New developments in Sino-Japanese ties

Updated On: Sep 04, 2007

China and Japan make up as scandal over Chinese-made products grows.

Chinese Foreign Minister Yang Jiechi and his Japanese FM Nobutaka Machimura had a phone conversation, exchanging views on bilateral relations. Yang reaffirms the Chinese government’s emphasis on Sino-Japanese ties to build up strategic relationship of mutual benefit. Machimura also said that Japan is willing to make efforts to push for a greater development along with China.

Back in the capital, Japan’s PM Abe met with visiting Chinese Defense Minister Cao Gangchuan, and welcomed the Chinese defense chief's visit to Japan. To continue the momentum of Sino-Japanese goodwill, Abe emphasized that China's development is a good thing both for Japan and the whole world. Returning Sino-Japanese niceties, Cao said that the prime minister's "ice-breaking" visit to China in October 2006 was an important step towards the improvement of bilateral ties which was returned with great fanfare by Chinese Premier Wen Jiabao's "ice- melting" visit to Japan.

While China and Japan shake hands and make up, there are areas in which there is still intense competition between the two Northeast Asian giants. Japan is planning its space project which is the biggest since Apollo while Chinese probes are being readied to study the lunar surface to plan a landing. A race is on between the two. "I don't want to make this an issue of win or lose. But I believe whoever launches first, Japan's mission is technologically superior," said Yasunori Motogawa, an executive at JAXA, Japan's space agency. "We'll see which mission leads to the scientific breakthroughs." "It's the race for the South Pole all over again," said Hideo Nagasu, former research head of JAXA's predecessor organization, the National Aerospace Laboratory. "In the interest of furthering Asia's space technology, cooperating would be the best option. But I don't think either side wants to do that just yet."

Tokyo has completed a network of four spy satellites that can monitor any spot on the globe on a daily basis. Tokyo spends about $500 million a year on the program. Japanese space officials have said their $276 million SELENE project is the largest lunar mission since the Apollo program, beating NASA's Clementine and Lunar Prospector projects. In contrast, Chinese spending is much more modest with $185 million spent on the program to retrieve samples from the moon in later missions.

Economic comparisons are still inevitable. Elsewhere in the Pacific, Chinese power has overtaken Japan. For example, China has replaced Japan as Australia's number one trading partner. Australia's trade with China was worth 50.5 billion Australian dollars (US$41.6 billion; €30.5 billion, fiscal year through June) while trade with Japan totaled A$49.7 billion (US$40.9 billion; €30.0 billion). China had beaten this 36-year old record.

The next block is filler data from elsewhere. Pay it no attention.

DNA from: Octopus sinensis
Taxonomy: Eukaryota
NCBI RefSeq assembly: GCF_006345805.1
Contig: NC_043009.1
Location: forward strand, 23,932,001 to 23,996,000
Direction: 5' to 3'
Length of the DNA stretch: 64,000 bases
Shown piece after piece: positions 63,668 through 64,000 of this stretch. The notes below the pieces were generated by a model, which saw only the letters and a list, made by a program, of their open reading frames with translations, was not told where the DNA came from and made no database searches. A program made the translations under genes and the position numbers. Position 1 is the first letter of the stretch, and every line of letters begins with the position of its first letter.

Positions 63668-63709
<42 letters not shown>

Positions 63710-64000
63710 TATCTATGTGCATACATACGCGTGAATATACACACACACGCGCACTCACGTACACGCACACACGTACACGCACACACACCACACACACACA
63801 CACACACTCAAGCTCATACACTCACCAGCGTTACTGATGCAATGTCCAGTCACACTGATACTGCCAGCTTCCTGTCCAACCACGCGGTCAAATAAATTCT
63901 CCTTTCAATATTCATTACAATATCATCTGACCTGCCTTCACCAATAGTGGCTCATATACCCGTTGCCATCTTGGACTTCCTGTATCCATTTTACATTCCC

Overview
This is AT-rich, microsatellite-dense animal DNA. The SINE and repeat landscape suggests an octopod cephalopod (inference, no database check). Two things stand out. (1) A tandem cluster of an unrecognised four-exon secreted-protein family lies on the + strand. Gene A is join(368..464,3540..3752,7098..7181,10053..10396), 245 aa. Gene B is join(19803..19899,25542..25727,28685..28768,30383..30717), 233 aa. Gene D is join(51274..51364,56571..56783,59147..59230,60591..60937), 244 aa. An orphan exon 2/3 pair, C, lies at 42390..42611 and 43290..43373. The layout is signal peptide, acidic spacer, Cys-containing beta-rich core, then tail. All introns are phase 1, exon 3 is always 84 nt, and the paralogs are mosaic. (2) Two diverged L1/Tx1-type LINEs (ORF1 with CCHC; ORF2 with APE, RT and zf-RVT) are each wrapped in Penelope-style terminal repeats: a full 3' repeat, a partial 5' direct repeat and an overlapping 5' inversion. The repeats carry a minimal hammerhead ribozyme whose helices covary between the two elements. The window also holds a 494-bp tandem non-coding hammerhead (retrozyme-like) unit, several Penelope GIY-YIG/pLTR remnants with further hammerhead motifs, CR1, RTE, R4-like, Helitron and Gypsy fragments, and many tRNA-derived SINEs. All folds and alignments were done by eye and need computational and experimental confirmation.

However, beneath the figures, upon closer analysis, Japan is still the main destination for Australian exports, taking A$32.4 billion (US$26.7 billion; €19.5 billion) in goods. In other words, Australia is still more dependent on Japan for exports rather than China. Chinese trade power ranks first in Australia because it is the main supplier of goods to Australia at A$27.5 billion (US$22.7 billion; €16.6 billion). Australian appetite for Chinese goods has surged. Put in another way, Australia depends on Japan as its main customer while consuming manufactured goods that are made in China more than any of its partners. Such consumption of goods in the past have a tendency to lead to widening trade imbalances amongst China’s trading partners with China.

Australia aside, there are also indications of Sino-Japanese economic competition in the world’s most lucrative US market. China is expected to overtake Japan as the third largest U.S. export market at the end of 2007. But both countries benefit from each other. By 2006, the United States had set up more than 50,000 enterprises in China with investment totaling more than 54 billion U.S. dollars while Chinahad established more than 1,100 enterprises in the United States with investment of nearly three billion dollars. China is expected to overtake Japan as the third-largest export market for the US at the end of this year or early next year. China has been the fastest-growing export destination of the United States for five years in a row, with an annual growth rate of 24 percent, Chinese Vice-Minister of Commerce Gao Hucheng said. According to Customs statistics, bilateral trade between China and the US reached $262.7 billion in 2006, increasing by over 100 times from 1979.